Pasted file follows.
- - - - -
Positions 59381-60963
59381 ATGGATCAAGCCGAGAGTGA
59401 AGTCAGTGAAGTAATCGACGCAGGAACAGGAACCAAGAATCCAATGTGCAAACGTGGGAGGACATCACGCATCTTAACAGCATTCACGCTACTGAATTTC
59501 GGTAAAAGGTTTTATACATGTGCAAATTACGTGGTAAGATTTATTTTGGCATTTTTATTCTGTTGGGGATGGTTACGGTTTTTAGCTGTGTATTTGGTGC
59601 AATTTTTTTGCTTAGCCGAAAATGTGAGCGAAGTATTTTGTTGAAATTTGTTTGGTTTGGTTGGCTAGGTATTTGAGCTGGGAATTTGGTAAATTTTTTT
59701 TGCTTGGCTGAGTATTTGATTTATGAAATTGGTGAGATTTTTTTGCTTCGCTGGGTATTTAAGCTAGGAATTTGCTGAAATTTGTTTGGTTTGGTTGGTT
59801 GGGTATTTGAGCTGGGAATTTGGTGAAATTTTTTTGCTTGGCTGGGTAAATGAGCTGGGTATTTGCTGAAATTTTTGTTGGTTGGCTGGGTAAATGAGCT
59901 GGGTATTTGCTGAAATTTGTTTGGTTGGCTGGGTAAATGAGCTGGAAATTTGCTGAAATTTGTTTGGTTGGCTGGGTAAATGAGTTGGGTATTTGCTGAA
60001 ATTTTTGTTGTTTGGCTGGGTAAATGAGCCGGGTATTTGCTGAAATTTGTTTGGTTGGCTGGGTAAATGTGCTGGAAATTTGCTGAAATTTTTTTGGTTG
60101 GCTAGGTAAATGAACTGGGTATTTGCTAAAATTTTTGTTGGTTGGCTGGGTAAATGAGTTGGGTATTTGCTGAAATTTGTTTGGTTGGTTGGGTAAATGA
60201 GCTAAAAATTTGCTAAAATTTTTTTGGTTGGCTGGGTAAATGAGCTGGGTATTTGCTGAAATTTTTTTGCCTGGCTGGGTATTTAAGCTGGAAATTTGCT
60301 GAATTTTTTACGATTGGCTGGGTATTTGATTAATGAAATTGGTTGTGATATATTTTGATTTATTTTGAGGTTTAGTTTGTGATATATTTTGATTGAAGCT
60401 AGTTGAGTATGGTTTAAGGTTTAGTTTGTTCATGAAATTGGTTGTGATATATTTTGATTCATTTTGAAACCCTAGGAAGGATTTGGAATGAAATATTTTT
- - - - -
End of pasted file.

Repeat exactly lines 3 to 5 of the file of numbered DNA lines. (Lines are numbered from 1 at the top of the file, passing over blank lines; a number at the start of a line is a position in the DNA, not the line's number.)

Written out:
59401 AGTCAGTGAAGTAATCGACGCAGGAACAGGAACCAAGAATCCAATGTGCAAACGTGGGAGGACATCACGCATCTTAACAGCATTCACGCTACTGAATTTC
59501 GGTAAAAGGTTTTATACATGTGCAAATTACGTGGTAAGATTTATTTTGGCATTTTTATTCTGTTGGGGATGGTTACGGTTTTTAGCTGTGTATTTGGTGC
59601 AATTTTTTTGCTTAGCCGAAAATGTGAGCGAAGTATTTTGTTGAAATTTGTTTGGTTTGGTTGGCTAGGTATTTGAGCTGGGAATTTGGTAAATTTTTTT